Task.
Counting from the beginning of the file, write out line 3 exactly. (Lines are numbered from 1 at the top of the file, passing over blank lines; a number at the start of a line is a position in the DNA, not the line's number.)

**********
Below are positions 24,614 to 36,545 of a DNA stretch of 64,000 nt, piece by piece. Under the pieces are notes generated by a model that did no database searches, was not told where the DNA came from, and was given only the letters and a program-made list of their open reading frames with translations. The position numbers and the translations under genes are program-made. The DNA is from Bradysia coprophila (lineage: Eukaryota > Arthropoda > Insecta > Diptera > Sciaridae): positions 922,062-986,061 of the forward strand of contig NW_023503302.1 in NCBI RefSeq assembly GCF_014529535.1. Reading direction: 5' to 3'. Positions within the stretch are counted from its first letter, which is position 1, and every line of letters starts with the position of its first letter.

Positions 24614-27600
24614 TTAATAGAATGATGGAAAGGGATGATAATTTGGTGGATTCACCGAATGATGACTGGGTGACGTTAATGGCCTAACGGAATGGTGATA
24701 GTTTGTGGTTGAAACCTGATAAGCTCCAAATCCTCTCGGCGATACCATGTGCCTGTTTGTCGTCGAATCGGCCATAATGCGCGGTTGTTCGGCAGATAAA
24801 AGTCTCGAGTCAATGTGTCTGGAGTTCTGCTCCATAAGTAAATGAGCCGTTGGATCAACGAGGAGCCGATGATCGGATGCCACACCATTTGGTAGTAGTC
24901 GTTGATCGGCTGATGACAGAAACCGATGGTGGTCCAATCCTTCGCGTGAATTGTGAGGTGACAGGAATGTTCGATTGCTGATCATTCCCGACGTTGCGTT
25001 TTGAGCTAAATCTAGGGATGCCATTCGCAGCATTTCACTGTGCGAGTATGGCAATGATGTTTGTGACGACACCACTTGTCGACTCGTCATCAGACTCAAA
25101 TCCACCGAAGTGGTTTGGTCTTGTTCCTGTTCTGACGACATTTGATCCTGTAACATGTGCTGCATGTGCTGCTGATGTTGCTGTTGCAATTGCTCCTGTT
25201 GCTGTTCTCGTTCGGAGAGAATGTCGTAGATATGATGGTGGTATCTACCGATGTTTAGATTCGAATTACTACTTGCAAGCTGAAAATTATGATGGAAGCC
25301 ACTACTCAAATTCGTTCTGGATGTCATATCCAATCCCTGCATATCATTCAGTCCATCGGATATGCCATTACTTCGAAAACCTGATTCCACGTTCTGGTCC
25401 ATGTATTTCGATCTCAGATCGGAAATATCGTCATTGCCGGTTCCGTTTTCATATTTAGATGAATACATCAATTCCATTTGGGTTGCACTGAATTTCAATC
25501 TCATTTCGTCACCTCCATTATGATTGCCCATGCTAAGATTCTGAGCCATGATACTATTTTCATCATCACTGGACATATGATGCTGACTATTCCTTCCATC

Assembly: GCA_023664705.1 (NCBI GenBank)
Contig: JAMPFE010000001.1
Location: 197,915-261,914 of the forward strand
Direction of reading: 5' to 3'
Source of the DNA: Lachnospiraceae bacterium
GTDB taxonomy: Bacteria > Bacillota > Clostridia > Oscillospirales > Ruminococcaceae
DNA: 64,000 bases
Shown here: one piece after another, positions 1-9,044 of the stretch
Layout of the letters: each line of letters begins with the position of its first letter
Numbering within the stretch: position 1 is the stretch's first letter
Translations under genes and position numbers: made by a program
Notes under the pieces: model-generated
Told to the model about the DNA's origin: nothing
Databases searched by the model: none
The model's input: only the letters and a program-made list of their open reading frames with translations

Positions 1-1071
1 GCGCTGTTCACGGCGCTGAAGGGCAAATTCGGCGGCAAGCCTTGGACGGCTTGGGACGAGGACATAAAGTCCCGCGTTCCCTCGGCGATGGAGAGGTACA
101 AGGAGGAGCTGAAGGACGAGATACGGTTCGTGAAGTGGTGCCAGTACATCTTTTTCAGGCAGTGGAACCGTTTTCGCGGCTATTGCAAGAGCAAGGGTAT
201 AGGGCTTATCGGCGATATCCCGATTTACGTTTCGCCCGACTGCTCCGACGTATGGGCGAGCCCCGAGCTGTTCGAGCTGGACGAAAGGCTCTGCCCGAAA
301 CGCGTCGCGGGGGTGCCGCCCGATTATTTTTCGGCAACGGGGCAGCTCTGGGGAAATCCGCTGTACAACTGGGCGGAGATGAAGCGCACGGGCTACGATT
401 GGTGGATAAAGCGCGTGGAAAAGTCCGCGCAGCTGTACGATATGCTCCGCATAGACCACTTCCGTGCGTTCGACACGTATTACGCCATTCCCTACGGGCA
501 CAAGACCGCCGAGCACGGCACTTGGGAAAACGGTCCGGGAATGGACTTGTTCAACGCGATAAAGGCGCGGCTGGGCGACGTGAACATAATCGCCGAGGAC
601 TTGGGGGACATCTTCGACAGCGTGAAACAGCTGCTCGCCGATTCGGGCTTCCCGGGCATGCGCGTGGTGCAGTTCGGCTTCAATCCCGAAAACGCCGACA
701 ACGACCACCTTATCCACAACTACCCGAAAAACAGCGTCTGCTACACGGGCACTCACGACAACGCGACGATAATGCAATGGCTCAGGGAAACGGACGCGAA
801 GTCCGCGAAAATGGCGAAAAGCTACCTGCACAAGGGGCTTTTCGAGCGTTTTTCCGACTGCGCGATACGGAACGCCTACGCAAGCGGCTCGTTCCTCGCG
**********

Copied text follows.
24614 TTAATAGAATGATGGAAAGGGATGATAATTTGGTGGATTCACCGAATGATGACTGGGTGACGTTAATGGCCTAACGGAATGGTGATA